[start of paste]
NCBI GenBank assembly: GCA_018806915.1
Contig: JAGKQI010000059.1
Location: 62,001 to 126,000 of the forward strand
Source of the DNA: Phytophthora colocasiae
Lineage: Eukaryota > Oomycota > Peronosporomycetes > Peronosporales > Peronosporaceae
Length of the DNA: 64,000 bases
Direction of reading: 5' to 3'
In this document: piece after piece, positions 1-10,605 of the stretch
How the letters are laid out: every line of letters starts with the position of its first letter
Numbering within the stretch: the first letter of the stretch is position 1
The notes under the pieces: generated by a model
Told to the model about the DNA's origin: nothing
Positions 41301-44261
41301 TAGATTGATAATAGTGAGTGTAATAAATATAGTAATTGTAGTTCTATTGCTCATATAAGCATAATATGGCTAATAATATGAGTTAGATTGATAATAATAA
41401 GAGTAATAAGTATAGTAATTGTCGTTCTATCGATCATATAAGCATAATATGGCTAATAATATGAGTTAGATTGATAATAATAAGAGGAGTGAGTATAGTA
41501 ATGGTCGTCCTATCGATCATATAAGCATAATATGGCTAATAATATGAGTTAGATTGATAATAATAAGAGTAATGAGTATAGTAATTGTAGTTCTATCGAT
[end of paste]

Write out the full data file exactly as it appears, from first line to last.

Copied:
NCBI GenBank assembly: GCA_018806915.1
Contig: JAGKQI010000059.1
Location: 62,001 to 126,000 of the forward strand
Source of the DNA: Phytophthora colocasiae
Lineage: Eukaryota > Oomycota > Peronosporomycetes > Peronosporales > Peronosporaceae
Length of the DNA: 64,000 bases
Direction of reading: 5' to 3'
In this document: piece after piece, positions 1-10,605 of the stretch
How the letters are laid out: every line of letters starts with the position of its first letter
Numbering within the stretch: the first letter of the stretch is position 1
The notes under the pieces: generated by a model
Told to the model about the DNA's origin: nothing
Positions 41301-44261
41301 TAGATTGATAATAGTGAGTGTAATAAATATAGTAATTGTAGTTCTATTGCTCATATAAGCATAATATGGCTAATAATATGAGTTAGATTGATAATAATAA
41401 GAGTAATAAGTATAGTAATTGTCGTTCTATCGATCATATAAGCATAATATGGCTAATAATATGAGTTAGATTGATAATAATAAGAGGAGTGAGTATAGTA
41501 ATGGTCGTCCTATCGATCATATAAGCATAATATGGCTAATAATATGAGTTAGATTGATAATAATAAGAGTAATGAGTATAGTAATTGTAGTTCTATCGAT